Libya is currently afflicted by civil war between government forces and rebels supported by NATO airstrikes. As long as the conflict continues, travel to Libya is not advised.
Arabic is the official language of Libya. English is somewhat widespread in urban areas.
Domestic public transportation is severely underdeveloped. There is no domestic train infrastructure. Car rental is available, but traffic in urban areas is chaotic and rented cars often unreliable. Accidents occur frequently, especially in rural areas. Taxis are a convenient and relatively cheap means of transportation. Shared taxis and buses are also available. Be sure to negotiate a taxi fare before entering the vehicle.
Intercity bus routes connect most of the major city and are very cheap and buses owned by large companies are usually comfortable and often air conditioned. Shared taxis are also available between cities.
ATMs are mostly available in Tripoli with limited availability in other cities. Some restaurants and other businesses accept major credit cards.
Libya is a traditional Muslim country and local traditions should be respected by travelers. Modest clothing is recommended. Alcohol is banned in Libya and purchase of alcohol carries strict penalties. Because of the current conflict, politics is best avoided during conversation.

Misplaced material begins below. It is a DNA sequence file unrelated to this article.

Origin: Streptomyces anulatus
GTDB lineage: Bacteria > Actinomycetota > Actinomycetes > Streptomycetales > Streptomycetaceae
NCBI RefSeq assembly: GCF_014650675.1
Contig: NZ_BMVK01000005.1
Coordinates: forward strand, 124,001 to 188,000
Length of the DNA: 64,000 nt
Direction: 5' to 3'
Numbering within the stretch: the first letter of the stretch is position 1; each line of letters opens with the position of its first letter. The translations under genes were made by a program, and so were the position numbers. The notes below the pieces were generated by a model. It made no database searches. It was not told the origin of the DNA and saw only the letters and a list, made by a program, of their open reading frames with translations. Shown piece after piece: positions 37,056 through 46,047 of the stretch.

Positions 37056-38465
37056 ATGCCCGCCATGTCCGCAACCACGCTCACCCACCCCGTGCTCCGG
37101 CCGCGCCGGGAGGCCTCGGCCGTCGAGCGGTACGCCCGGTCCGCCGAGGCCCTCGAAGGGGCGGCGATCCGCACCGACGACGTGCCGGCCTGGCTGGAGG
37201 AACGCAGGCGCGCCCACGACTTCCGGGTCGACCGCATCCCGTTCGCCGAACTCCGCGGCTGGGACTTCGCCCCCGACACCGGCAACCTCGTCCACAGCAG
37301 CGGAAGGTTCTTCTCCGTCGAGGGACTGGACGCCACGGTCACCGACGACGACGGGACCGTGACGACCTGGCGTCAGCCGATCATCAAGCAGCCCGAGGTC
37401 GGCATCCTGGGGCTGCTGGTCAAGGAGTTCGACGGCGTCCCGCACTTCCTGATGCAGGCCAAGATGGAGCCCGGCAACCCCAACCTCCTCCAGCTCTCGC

Travelers should be aware that during the month of Ramadan, which varies based on the Islamic calendar, the daily routine of the country changes drastically. Because this is a month of fasting, many businesses, especially restaurants, are closed during the day.
The full range of hotel accommodations is available in the major cities, from youth hostels to four star hotels.
Travelers are advised to be cautious of drinking tap water in Libya. Even some bottled waters brands are not safe, and it is best to buy foreign brands.